Central Valley 501(c)(3)s Are Advocating for a Complete Census Count in 2020: You Can Too
As the 2020 census draws nearer, 501(c)(3) public charities in California’s Central Valley are gearing up to ensure a complete and accurate census count. The Central Valley is home to historically undercounted demographic groups, including non-US citizens, African Americans, Native Americans, and Latinx Americans. Many organizations that work with these undercounted populations receive federal funding for their community programs dispersed according to census demographics and population reports. If there is a census undercount, community organizations stand to lose funding for the important services they provide.
In the Central Valley, immigrant and Latinx communities compose a large portion of the area’s undercounted populations. Some 900,000 residents are non-citizen immigrants, and over 60 organizations are focused on serving the Latinx and immigrant communities, providing services ranging from domestic abuse counseling to higher education scholarships. Given the pervasive consequences of a census undercount, organizations that empower Latinx and immigrant populations have come together and engaged other community-based organizations to ensure a complete and accurate census count in 2020.
The following passages detail the efforts of a Central Valley organization that has advocated for immigrant representation in the 2020 Census at the local and regional level.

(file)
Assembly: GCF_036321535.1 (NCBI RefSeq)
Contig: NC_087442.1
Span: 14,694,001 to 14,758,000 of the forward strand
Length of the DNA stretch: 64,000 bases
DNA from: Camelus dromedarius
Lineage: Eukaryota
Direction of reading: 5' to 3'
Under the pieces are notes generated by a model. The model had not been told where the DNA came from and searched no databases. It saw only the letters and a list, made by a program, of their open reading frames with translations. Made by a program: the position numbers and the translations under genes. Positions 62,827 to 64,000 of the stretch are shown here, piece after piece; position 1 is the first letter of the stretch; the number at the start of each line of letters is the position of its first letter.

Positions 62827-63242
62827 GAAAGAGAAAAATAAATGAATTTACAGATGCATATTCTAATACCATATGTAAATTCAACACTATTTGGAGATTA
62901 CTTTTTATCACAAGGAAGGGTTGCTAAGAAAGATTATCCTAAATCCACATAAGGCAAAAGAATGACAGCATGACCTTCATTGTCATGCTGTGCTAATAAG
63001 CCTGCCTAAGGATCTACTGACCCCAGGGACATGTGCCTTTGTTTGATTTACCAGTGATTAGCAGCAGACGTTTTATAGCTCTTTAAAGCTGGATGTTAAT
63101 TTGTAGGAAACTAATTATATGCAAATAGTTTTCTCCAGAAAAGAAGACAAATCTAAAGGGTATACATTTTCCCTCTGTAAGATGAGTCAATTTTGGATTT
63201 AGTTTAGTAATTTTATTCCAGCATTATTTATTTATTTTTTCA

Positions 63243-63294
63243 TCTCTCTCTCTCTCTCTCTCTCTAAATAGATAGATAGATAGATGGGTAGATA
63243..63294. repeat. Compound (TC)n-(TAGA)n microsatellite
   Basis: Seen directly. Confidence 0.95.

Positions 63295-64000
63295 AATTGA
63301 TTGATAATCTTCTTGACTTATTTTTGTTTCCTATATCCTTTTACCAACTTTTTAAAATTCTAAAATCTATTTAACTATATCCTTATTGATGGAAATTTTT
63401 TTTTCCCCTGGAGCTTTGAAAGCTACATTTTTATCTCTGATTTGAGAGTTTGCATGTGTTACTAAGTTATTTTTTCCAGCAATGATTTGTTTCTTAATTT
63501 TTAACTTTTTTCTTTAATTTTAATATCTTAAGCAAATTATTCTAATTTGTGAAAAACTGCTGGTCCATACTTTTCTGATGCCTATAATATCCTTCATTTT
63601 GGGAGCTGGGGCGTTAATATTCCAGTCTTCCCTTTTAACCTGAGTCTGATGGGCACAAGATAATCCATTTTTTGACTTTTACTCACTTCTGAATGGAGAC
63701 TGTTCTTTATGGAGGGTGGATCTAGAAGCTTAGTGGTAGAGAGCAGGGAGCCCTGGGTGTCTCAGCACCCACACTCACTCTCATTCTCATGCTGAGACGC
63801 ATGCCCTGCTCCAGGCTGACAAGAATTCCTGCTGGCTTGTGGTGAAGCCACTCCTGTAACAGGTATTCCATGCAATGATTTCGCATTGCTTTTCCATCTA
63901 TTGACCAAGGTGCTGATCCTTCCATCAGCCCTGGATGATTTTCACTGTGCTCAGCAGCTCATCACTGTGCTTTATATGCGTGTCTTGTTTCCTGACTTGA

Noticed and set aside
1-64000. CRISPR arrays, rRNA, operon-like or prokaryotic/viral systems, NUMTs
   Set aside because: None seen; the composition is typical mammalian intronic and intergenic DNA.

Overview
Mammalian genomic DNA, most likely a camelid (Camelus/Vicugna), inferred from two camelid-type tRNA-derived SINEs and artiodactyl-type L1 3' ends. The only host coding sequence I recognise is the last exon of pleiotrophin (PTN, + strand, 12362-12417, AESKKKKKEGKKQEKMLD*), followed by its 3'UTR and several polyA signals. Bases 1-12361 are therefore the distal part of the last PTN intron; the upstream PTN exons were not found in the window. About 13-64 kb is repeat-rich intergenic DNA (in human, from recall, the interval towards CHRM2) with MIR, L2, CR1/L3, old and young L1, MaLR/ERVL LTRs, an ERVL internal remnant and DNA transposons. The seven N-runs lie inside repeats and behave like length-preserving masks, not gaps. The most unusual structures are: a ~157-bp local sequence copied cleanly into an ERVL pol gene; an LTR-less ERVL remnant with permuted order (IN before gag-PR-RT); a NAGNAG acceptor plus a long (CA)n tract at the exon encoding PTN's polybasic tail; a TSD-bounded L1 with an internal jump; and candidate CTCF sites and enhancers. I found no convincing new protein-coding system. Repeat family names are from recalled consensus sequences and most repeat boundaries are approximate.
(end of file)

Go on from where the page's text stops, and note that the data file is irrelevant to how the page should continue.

The Central Valley Immigrant Integration Collaborative
Headquartered in Fresno, California, the Central Valley Immigrant Integration Collaborative (CVIIC) is a 501(c)(3) public charity that seeks to empower immigrant families and is at the forefront of census advocacy in the area. The organization was founded in 2014 and began as a collaboration focused on enrolling eligible immigrant children in the Deferred Action for Childhood Arrivals (DACA) program and preparing the region for an eventual comprehensive immigration reform. Since then, the collaborative has shifted focus to the 2020 census. The Executive Director, Dr. Jesus Martinez, and his staff engage with community-based organizations and advocate at the regional and federal level to ensure that policymakers, policy-influencers, and community members are doing all they can to achieve a complete and accurate count in 2020.
Bolstering Existing Connections
CVIIC hosts an annual conference on immigrant integration, where they collaborate with partner organizations to engage community leaders in immigrant empowerment. In 2018, one of the major topics at the conference was 2020 census advocacy. CVIIC worked with multiple county-level census coalitions and individual organizations to provide training opportunities, promote regional coordination and share information and advocacy strategies. Providing these services allows community leaders to take the initiative back to their constituencies and inspire grassroots organizing.
Creating Local Level Coalitions or Complete Count Committees